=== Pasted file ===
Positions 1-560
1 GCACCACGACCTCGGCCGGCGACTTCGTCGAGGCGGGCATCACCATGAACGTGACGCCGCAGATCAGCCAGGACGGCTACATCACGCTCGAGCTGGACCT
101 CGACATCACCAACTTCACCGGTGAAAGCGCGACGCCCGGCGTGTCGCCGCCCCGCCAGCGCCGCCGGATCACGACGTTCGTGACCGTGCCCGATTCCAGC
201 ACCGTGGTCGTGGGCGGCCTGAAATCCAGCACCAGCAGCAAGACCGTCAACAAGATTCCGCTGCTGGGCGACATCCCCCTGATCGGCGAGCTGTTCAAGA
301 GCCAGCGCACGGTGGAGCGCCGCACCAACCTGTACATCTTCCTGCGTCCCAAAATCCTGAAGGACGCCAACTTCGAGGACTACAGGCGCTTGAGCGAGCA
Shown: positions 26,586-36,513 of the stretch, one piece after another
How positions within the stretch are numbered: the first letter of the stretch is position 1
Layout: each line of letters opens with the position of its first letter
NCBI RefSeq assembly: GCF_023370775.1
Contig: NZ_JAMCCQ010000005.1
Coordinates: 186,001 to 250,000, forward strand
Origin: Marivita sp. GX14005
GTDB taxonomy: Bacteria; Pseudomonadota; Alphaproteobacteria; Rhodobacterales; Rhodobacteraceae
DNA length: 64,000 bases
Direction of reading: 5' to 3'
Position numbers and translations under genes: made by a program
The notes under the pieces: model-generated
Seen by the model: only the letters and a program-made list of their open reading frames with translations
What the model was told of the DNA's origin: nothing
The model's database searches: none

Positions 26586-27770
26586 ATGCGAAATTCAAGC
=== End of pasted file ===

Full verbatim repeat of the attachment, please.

Positions 1-560
1 GCACCACGACCTCGGCCGGCGACTTCGTCGAGGCGGGCATCACCATGAACGTGACGCCGCAGATCAGCCAGGACGGCTACATCACGCTCGAGCTGGACCT
101 CGACATCACCAACTTCACCGGTGAAAGCGCGACGCCCGGCGTGTCGCCGCCCCGCCAGCGCCGCCGGATCACGACGTTCGTGACCGTGCCCGATTCCAGC
201 ACCGTGGTCGTGGGCGGCCTGAAATCCAGCACCAGCAGCAAGACCGTCAACAAGATTCCGCTGCTGGGCGACATCCCCCTGATCGGCGAGCTGTTCAAGA
301 GCCAGCGCACGGTGGAGCGCCGCACCAACCTGTACATCTTCCTGCGTCCCAAAATCCTGAAGGACGCCAACTTCGAGGACTACAGGCGCTTGAGCGAGCA
Shown: positions 26,586-36,513 of the stretch, one piece after another
How positions within the stretch are numbered: the first letter of the stretch is position 1
Layout: each line of letters opens with the position of its first letter
NCBI RefSeq assembly: GCF_023370775.1
Contig: NZ_JAMCCQ010000005.1
Coordinates: 186,001 to 250,000, forward strand
Origin: Marivita sp. GX14005
GTDB taxonomy: Bacteria; Pseudomonadota; Alphaproteobacteria; Rhodobacterales; Rhodobacteraceae
DNA length: 64,000 bases
Direction of reading: 5' to 3'
Position numbers and translations under genes: made by a program
The notes under the pieces: model-generated
Seen by the model: only the letters and a program-made list of their open reading frames with translations
What the model was told of the DNA's origin: nothing
The model's database searches: none

Positions 26586-27770
26586 ATGCGAAATTCAAGC